🎬 This article is a transcription of one of the excellent tutorial videos posted to the official Dorico YouTube channel.
Presented here in written form with the kind permission of its creator, Anthony Hughes, this tutorial is titled “How to Work With the System Track in Dorico Pro 2″…
Hello, I’m Anthony Hughes, and in this video I’ll be showing you how to use the System Track here in Dorico 2, the advanced music notation software from Steinberg.
What is the System Track? (00:15)
The system track is a new user interface tool that makes it easier to add and delete bars
and to make a selection of your music across all staves in the system.
Showing and hiding the System Track (00:27)
The system track will not print out on your scores — it’s simply a transitory tool for helping you edit your music — and is only visible in Write mode, though across both Page view and Galley view. You can choose to show or hide the system track at any time by opening the View menu and checking or unchecking the System Track menu item.
You can also use the key command Alt+T.
Making bar selections (00:55)
Now, we’ve made the system track as discrete as possible, so as not to interfere with your music too much, but at the same it’s easy to access and comes to the fore when you need it.
It appears above the top staff in each system and will move higher automatically in order to stay out of the way of notes and other music items.
It doesn’t affect the spacing of music — as indeed it shouldn’t — (but, of course the ﬂip side of that is that it can sometimes overlap portions of the bottom staff of the system above, where there is more than one system on a page.)
Clicking in the system track will make a bar selection in the system track itself. Hold shift and click somewhere else in the system track to extend that selection. You can also click and drag to select a region of bars.
Selections are transitory (01:49)
Selections in the system track are independent to selections in the music, though are just as transitory: in other words, as soon as you click away or make a different selection, or change layout, then the system track selection is cleared.
Select button (02:04)
When you make a selection in the system track, you’ll notice that buttons appear at either end of the selected region,
and also above the system track between the end of the selection and beginning of the next bar.
Clicking this button at the right-end will select all music items across all staves in the system for the chosen region.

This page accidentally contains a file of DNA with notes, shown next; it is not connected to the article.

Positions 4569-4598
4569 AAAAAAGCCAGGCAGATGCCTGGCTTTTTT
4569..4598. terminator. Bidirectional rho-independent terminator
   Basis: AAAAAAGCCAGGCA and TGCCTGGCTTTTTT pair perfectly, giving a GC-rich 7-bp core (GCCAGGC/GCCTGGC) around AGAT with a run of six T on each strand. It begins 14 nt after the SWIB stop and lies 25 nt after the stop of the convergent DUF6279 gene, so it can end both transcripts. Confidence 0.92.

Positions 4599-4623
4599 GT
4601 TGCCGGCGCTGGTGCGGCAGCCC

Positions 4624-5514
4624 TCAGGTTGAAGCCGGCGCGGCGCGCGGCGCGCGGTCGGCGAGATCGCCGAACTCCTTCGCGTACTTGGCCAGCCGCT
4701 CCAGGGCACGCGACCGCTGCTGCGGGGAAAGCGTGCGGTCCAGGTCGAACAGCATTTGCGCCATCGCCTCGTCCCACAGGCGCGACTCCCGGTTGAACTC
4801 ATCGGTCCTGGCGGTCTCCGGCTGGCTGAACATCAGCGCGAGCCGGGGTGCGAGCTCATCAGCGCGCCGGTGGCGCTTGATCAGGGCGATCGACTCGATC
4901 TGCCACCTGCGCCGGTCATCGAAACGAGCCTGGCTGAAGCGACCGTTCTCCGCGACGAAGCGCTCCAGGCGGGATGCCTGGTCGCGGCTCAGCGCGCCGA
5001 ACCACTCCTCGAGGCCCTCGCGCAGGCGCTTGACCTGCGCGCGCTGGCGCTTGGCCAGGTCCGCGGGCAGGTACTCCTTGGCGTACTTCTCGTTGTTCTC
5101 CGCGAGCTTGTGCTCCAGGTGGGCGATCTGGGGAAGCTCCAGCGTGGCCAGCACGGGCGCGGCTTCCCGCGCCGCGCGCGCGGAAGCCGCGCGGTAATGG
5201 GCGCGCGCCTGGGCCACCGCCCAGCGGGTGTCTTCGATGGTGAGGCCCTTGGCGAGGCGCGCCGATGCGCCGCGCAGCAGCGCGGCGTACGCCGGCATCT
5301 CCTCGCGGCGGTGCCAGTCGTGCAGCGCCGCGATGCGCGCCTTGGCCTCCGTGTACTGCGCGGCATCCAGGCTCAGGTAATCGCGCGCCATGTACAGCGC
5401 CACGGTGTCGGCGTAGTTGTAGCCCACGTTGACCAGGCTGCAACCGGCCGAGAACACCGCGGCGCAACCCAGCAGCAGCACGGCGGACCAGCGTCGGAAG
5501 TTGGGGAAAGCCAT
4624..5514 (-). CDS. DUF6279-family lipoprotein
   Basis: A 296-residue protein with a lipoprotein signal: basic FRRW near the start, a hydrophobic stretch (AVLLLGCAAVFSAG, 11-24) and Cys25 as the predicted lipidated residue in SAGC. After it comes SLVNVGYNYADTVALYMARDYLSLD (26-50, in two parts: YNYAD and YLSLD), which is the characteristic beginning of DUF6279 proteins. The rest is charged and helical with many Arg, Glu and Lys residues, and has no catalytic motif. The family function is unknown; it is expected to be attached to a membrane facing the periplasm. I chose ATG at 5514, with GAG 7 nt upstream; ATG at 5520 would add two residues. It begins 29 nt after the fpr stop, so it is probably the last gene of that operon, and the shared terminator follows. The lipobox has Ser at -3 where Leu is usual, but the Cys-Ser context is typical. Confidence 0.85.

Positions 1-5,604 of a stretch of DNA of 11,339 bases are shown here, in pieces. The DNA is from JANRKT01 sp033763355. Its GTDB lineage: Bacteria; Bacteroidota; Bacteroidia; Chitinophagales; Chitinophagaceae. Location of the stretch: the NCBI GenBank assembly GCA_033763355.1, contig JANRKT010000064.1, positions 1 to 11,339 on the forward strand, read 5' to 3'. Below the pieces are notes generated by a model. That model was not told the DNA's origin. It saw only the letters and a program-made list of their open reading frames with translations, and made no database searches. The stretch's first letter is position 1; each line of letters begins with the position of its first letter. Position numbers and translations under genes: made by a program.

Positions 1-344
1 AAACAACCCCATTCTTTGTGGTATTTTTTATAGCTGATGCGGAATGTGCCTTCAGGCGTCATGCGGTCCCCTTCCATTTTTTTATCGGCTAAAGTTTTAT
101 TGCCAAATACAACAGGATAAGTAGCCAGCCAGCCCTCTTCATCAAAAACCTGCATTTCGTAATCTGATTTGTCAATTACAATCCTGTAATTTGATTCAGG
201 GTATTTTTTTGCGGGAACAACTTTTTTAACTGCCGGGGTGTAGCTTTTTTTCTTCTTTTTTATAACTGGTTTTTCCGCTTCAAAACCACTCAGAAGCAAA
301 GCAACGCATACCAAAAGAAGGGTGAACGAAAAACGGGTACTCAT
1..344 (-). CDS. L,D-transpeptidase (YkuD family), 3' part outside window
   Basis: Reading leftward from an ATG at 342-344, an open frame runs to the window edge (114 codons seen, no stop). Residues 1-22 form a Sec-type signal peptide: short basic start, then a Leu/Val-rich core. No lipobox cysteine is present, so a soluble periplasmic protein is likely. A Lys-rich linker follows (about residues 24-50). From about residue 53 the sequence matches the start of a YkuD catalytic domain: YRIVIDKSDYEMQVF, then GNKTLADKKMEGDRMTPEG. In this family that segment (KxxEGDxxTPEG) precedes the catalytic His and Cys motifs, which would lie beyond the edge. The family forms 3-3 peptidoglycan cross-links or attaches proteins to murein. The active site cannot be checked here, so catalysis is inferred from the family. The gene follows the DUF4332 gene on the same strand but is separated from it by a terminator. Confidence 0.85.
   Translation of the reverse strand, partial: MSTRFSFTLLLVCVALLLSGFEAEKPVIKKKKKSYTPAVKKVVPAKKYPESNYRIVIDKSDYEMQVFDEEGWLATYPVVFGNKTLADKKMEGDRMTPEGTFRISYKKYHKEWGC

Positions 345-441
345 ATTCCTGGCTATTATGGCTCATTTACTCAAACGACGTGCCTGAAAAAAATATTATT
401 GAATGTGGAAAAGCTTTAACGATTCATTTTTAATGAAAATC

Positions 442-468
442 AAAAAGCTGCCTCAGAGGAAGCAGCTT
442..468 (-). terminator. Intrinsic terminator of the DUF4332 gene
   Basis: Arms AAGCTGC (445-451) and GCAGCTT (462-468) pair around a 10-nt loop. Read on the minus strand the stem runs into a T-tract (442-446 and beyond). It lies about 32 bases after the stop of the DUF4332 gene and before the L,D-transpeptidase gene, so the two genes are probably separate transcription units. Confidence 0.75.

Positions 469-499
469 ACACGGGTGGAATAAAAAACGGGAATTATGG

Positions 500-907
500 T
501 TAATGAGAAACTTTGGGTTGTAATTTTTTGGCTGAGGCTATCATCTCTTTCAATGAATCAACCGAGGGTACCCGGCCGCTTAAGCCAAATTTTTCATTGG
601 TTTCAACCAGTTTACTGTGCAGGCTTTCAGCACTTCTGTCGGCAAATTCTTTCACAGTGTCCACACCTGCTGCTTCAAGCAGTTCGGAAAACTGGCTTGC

This allows you to perform widespread edits to your music, such as transposing an entire passage, or you can use ﬁlters to drill down to the speciﬁc items you wish to work with.
Delete button (02:38)
The button at the left of the selection deletes that entire region, removing all music items across the system and the actual time they occupy.
This is a very easy way to remove unwanted empty bars.
Insert bar button (02:53)
Clicking this button inserts time for all staves in the system, so it’s a really easy way to insert bars.
The number of bars selected in the system track determines the numbers of bars that will be added.
Holding Alt / Option for ﬁner grain selections (03:08)
Holding down Alt / Option displays the rhythmic grid on the system track. Now you can select a more speciﬁc region and select, delete or insert that amount of time.
This respects the current resolution selected for the rhythmic grid.
If there is not enough space on the selected region of the system track to display the delete and select buttons, they will draw above the system track next to the insert time button,
however they still work in just the same way.
Preference for showing System Track (03:40)
Finally, if you would prefer the system track not to be shown every time you start a project, then open the Preferences dialog, by pressing Ctrl+comma—that’s Cmd+comma on Mac—and on the General page, scroll down to the View section and uncheck this option to ‘Show system track in new projects’.
… I’m Anthony Hughes, thanks for watching.
I very much hope you’ve found this video transcription to be helpful. If you have, please subscribe to OF NOTE and follow me on Twitter for ongoing music notation news and info. And don’t forget to subscribe to the Dorico YouTube channel to see many more excellent videos like this one. ~robert puff